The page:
Aspen gears up for a domestic summer |

Aspen gears up for a domestic summer

Local officials break down travel industry’s rebound from pandemic

With all of the pandemic-related travel bans and restrictions, what Aspen lacked in international flavor last winter was replaced with more Texans, Floridians and other domestic guests.

And that is expected to carry over into this summer but infused with the gradual return of other types of travelers, with bookings rebounding sharply and closing in on 2019 numbers. Aspen is outpacing other markets in bookings growth over 2020 in July, August and September, according to industry data.

Tom Foley — senior vice president of business process and analytics at Inntopia, a firm that examines lodging and tourism trends in the mountain West — gave a preview of the summer numbers earlier this week during the Aspen Chamber Resort Association’s virtual Business Outlook Forum. He pointed out that compared with May 2019, Aspen bookings are down 39.8%, while similar resort markets saw bookings in May down a combined 19%.

Yet the local numbers will shift in midsummer, he noted.

“We get into July, both the industry and Aspen are gaining versus two years ago and Aspen is outperforming the industry,“ Foley said. ”Overall, it’s almost a dead heat. They’re just about flat to two years ago, and Aspen is slightly down a little more than the industry is.“

Skico’s well of international visits was nearly dry in the winter due to travel bans and restrictions, which are gradually lifting throughout the globe.

Yet one international market coveted by Skico — Australia — remains virtually shut down to travel, while entry to the U.S. is expanding from most of Europe, as well as Brazil, China, South Africa, and other countries. But U.S. visitors came in droves to hit the slopes.

“We saw Texas way up in visitation over the winter. Also, Florida. California was up a bit, but not nearly as much as Florida and Texas and then finally, Illinois,” said Aspen Skiing Co. President and CEO Mike Kaplan during Tuesday’s ACRA event.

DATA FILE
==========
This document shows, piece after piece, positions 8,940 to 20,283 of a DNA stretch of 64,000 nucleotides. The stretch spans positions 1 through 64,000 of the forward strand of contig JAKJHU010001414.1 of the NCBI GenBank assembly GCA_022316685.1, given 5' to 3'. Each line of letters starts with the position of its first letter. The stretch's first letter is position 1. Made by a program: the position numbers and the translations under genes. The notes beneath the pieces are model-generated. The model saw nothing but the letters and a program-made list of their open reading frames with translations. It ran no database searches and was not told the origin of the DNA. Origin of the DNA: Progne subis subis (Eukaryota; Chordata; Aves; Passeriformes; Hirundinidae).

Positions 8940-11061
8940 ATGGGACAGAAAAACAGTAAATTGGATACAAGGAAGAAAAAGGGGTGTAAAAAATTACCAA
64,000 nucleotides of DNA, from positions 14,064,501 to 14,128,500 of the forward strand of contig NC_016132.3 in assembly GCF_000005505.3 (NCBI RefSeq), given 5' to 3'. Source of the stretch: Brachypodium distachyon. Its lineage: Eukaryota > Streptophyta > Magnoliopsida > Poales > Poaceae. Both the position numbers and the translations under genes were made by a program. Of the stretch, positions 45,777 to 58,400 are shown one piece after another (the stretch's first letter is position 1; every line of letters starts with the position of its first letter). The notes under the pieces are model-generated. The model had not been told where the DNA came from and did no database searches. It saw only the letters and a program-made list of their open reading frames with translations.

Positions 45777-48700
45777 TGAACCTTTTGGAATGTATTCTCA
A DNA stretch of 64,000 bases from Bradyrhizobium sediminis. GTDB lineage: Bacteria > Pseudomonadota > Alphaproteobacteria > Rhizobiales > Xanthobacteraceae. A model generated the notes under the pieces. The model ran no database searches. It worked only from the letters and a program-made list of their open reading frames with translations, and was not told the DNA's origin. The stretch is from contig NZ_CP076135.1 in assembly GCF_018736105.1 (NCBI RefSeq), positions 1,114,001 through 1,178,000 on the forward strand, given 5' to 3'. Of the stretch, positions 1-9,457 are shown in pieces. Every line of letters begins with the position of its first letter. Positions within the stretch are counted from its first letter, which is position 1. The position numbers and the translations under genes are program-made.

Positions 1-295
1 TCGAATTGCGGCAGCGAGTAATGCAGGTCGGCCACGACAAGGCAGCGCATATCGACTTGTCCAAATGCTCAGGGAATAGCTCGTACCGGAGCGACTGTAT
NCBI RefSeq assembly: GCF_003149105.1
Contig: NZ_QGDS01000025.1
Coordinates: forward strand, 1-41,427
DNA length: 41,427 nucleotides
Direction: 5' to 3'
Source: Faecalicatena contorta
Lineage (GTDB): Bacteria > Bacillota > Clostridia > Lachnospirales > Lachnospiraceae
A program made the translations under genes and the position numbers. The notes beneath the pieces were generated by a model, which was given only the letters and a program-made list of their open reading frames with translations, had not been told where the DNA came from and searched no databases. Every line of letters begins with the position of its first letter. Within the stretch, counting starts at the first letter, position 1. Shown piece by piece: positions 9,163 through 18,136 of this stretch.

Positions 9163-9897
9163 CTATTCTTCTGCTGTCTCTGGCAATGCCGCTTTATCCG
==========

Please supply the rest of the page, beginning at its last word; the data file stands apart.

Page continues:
Skico did see business from Mexico over the winter, which “hung in there pretty strong, but obviously Australia, Latin America (are) very important to us and the pace of booking in those markets remains pretty muted,” Kaplan said.

“And as we all know, especially Australia, they usually start booking for next winter now, and that is not happening. There’s talk that they’re going to be slow to open up. We’ll see, but I think we have to assume as a community that international is going to continue to be a challenge, and January (2022) is going to be a month that we’re going to have to work hard to drive occupancy into because we won’t be able to rely on that international business from two years ago — yet.”

Kaplan noted the rate at which vaccinations are being offered in other regions of the world is not helping.

“I hope I’m wrong,” he said. “I hope vaccines get rolled out more quickly that anybody’s anticipating and these spikes, particularly in Latin America, get addressed. But it’s looking a little rough right now from an international standpoint.”

Yet Aspen’s reputation for a buzzing nightlife and thriving restaurant scene, once dampened by the pandemic, is on the mend, said the Skico CEO. Events and group travel also are returning, he said.

“I think we’ll be back for next winter and we’re already seeing the benefits of that,” Kaplan said, adding that the National Brotherhood of Skiers has Aspen booked for February 2022, the Nastar National Championships will return next year, and the National Disabled Veterans Winter Sports Clinic, after missing 2020 and 2021, will return to Snowmass in 2022.

Travel restrictions also have had a reciprocal effect on tourism trends. Americans who enjoy vacationing globally have turned inward during the pandemic to such places as Aspen. The trend will likely extend into the summer, according to Ralf Garrison of Insights Collective.

“As international comes back and air comes back, I would expect them (Aspen) to be the beneficiaries of international coming around the corner,” he said. “Do we see it quite yet? I think not. In fact, it may be working to our advantage as U.S. travelers are reluctant to travel internationally, they may be traveling to interesting destinations in the U.S this summer. But winter? It will be interesting to see if the pendulum swings back by winter.”

Through April 30, Aspen’s summer bookings dwarf figures from May and June of last year, but they trail the same months in 2019 when there was no pandemic.

Aspen’s occupancy rate in May was 19.2%, which was 1776% better than May 2020, when Pitkin County public health orders had closed hotels and lodges.

“It shouldn’t be any surprise that there are large gains,” Foley said. “What is more interesting is how Aspen is comparing versus the balance of the industry.”